Article 5 prohibits torture and degrading treatment to the prisoners of war. This article has been openly and persistently violated in respect of Afghan prisoners. Section 9 prohibits arbitrary arrests. The Afghan Ambassador in Pakistan was arbitrary arrested in disregard of all recognized diplomatic norms. Article 10 gives right of an independent hearing and trial by an independent and impartial tribunal to all prisoners. This right has been denied to both Iraqi and Afghan prisoners. Article 11 declares that every person should be presumed to be innocent unless his guilt is established in a public trial. In case of Afghanistan and Iraq not even in camera trial was conducted and unilateral announcements were made about the alleged guilt of certain individuals and whole nations were put under attack on the pretext of alleged guilt of some individuals.

Article 21(3) expressly gives the authority and freedom to people to have elected government of their own choice. In utter violation of this article, governments were established in Iraq an Afghanistan without reference to the people of these countries. Now announcement are being made to change the Government of Iran, which has been legitimately elected by the people of Iran under a constitution adopted by the people of Iran in exercise of independent and free referendum and vote.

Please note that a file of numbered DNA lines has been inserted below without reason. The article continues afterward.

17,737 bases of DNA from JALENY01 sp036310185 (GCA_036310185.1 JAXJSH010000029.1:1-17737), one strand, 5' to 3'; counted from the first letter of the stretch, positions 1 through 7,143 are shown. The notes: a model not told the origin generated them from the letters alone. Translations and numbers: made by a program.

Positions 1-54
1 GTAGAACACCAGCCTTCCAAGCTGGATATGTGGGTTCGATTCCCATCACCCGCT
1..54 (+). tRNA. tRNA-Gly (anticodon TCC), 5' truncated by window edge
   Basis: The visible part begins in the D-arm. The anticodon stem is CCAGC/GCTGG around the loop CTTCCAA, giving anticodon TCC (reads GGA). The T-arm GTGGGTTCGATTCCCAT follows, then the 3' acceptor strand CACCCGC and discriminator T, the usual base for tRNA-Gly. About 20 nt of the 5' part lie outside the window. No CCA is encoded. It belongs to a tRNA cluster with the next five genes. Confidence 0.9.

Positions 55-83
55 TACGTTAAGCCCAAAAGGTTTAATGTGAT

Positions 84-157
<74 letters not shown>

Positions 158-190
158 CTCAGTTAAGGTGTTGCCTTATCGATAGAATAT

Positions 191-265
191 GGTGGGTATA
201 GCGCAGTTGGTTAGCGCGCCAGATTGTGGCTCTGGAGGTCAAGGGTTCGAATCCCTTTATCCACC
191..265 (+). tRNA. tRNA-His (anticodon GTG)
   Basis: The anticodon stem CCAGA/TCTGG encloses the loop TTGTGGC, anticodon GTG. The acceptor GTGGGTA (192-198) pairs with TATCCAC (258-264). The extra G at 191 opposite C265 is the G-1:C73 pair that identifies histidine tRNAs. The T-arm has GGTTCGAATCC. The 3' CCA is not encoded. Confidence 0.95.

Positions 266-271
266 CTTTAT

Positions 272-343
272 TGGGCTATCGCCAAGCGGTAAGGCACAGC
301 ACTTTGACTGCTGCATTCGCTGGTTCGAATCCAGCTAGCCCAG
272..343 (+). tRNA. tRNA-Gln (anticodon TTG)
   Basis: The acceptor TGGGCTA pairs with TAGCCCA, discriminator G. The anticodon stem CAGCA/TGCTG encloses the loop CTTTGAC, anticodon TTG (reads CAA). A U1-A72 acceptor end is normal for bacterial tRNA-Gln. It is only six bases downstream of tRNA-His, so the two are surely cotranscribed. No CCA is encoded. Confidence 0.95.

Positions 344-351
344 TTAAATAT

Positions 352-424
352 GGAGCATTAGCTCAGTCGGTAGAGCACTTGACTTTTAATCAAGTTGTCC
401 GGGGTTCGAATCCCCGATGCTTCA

Article 30 of the Declaration provides perhaps the most significant principle in the present context. It seems that the authors of the Declarations had incorporated this Article to address a situation exactly like the one we are faced with. It seems that the authors had in mind the possibility of Soviet Intervention in a European country. If that were the case the reaction of the western world would have been perhaps much more stronger.

By ignoring provisions of such international instruments in which the Americans have been a party, the international law has been sacrificed at the altar of the interests of the powerful. A new jurisprudence is being framed to suit the interest of the Americans. The concepts of national sovereignty, the principle of human equality, the principle of the rule of law have now been abandoned to give way to new American jurisprudence.